The grant may also support artistic research, underwriting the artistic director’s salary up to $80,000 in the spirit of an academic endowment, travel expenses and other initiatives to identify and address the gender-based obstacles women experience in the theater industry.

“It’s not amorphous. It’s not some groovy idea,” Dunne said. “It’s a specific vision of how to give women in theaters across the country the best tools for success.”

To learn more about BOLD Circle and the application guidelines, visit Applications are due Nov. 15.

Northern Stage launches its 2017-2018 season at the Barrette Center for the Arts in White River Junction, with preview performances of A Doll’s House at 7:30 tonight, and at 10 Friday morning and at 7:30 Friday night, before the official opening night on Saturday at 7:30. This adaptation of Henrik Ibsen’s groundbreaking drama runs through Oct. 28. Tickets to the preview shows cost $13.75 to $32.75. From Saturday on, admission is $13.75 to $57.75, except for Tuesday, when entry costs $20. To reserve seats and learn more, visit or call 802-296-7000.

Best Bets

The ensemble unveils choreographer Kyle Abraham’s Dearest Home tonight at 7 and Friday night at 8 at Dartmouth College’s Moore Theater in Hanover. The dances were inspired by Abraham’s conversations with people of various ages and backgrounds, some conducted during the summer of 2016 at the Hopkins Center. For tickets ($19 to $40) and more information, visit or call 603-646-2422.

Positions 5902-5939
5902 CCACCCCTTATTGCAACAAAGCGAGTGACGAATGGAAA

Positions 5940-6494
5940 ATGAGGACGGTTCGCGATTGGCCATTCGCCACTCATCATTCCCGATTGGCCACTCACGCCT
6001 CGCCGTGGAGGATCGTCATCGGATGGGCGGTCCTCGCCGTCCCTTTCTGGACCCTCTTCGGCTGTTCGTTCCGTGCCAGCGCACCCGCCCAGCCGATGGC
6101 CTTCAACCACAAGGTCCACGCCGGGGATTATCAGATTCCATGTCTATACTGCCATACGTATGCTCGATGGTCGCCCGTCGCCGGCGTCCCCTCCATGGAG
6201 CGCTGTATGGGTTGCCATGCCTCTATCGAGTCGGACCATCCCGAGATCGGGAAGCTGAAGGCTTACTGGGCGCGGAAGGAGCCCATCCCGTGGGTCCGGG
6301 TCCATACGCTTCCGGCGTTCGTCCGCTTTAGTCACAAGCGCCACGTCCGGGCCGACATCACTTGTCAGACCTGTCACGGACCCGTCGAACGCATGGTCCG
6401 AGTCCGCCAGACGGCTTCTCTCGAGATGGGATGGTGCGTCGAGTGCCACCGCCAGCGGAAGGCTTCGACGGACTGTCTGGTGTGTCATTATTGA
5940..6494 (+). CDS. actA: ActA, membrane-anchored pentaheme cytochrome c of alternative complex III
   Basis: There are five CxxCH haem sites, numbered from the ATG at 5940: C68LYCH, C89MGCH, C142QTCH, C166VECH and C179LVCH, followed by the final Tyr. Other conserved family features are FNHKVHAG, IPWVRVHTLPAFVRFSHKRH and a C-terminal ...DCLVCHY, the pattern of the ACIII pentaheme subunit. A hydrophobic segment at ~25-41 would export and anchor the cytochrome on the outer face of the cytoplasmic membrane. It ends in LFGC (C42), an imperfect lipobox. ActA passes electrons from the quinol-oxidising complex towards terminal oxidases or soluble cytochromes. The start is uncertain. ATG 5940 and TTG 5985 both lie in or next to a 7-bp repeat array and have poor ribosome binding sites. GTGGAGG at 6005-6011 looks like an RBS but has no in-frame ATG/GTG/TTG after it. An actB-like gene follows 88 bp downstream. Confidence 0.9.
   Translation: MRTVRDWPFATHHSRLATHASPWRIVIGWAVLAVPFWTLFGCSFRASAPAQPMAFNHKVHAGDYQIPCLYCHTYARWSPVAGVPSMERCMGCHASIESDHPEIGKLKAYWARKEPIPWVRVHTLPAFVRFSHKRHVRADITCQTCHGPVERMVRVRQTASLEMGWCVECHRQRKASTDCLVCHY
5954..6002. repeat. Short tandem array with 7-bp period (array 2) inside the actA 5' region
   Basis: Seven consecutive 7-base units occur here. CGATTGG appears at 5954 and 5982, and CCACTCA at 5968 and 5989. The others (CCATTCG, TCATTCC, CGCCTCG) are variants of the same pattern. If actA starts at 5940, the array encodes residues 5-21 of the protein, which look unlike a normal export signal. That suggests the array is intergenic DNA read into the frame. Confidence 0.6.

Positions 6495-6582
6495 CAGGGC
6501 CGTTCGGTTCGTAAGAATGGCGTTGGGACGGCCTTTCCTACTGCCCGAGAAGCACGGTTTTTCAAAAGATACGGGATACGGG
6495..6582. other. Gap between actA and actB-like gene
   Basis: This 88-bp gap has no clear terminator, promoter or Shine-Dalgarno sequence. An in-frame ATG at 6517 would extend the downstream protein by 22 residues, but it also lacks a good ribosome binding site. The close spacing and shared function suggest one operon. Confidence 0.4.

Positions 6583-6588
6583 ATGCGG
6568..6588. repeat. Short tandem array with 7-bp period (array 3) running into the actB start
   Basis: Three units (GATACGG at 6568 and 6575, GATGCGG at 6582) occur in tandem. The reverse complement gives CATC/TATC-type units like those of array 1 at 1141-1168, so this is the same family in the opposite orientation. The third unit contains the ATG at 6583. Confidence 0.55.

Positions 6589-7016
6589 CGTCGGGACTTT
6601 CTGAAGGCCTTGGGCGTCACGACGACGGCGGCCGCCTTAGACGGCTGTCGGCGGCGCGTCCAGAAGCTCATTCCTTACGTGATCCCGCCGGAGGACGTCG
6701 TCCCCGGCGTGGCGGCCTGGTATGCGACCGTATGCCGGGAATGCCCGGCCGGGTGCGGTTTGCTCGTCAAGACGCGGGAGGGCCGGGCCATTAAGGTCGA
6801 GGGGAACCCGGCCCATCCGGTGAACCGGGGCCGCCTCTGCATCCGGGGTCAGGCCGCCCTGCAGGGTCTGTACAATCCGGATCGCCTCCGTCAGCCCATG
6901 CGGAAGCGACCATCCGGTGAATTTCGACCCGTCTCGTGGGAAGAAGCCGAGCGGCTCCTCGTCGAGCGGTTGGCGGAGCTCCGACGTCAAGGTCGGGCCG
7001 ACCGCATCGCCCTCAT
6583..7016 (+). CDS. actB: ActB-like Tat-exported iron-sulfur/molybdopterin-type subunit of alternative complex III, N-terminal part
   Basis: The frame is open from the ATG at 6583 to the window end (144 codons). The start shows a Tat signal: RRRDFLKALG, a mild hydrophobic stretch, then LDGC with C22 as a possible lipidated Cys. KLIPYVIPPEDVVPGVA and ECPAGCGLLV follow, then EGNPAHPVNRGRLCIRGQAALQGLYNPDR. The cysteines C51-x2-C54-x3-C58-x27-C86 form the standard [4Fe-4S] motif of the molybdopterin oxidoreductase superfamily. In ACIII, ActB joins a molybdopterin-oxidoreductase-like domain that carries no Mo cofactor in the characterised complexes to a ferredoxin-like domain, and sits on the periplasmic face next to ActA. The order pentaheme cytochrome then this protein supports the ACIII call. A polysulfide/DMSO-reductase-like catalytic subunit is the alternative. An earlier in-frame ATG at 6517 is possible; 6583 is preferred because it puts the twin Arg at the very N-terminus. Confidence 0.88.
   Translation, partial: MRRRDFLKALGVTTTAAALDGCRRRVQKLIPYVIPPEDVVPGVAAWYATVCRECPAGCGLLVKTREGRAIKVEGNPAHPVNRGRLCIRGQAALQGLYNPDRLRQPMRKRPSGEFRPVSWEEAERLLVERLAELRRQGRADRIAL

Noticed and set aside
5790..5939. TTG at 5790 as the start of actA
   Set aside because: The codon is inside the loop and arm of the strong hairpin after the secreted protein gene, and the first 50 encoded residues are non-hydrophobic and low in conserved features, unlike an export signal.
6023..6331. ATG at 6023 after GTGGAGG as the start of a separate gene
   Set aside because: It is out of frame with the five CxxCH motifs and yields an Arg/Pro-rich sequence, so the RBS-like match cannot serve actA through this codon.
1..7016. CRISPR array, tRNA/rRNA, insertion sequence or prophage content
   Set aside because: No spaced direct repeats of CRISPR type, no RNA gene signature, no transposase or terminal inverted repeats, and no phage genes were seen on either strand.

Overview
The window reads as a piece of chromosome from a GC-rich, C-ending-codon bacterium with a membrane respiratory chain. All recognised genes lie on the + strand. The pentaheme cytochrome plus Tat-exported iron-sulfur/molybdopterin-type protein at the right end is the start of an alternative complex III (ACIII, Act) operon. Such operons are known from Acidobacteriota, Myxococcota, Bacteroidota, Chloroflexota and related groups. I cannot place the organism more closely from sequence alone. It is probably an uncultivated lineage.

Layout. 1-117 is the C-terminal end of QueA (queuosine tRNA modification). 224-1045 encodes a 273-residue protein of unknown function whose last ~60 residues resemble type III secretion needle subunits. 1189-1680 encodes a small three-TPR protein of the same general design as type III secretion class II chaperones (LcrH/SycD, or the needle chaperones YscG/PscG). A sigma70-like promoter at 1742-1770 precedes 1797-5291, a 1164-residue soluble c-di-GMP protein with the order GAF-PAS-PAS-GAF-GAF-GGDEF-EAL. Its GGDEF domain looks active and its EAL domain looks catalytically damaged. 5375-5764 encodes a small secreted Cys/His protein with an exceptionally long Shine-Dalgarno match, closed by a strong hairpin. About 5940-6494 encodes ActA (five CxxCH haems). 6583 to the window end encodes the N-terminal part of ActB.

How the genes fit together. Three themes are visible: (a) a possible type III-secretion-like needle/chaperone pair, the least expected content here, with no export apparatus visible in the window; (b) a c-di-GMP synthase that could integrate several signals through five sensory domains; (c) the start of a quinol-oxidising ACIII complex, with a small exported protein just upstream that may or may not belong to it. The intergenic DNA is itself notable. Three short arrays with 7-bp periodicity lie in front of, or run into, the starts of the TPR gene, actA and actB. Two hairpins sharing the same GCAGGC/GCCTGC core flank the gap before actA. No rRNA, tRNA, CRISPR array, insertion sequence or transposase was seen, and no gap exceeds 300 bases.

The Vermont Symphony Orchestra’s “Made in Vermont Tour” pulls into the Woodstock Town Hall Theatre tonight at 7:30. The company performs with violinist Pamela Frank through Mozart’s Sinfonia Concertante, and performs contemporary Vermont composer Paul Dedell’s Breath. To reserve seats ($10 to $30) and learn more, visit or call 802-457-3981. To learn about other stops on the tour, visit

Adam Ezra leads his roots-rock ensemble into Pierce’s Inn in Etna tonight. The doors open at 6:30 for refreshments and dinner, and the music begins around 8:15. Admission is $45 for the concert alone and $65 for audiences staying for dinner. To reserve tickets and tables and to learn more, visit or call 603-643-2997.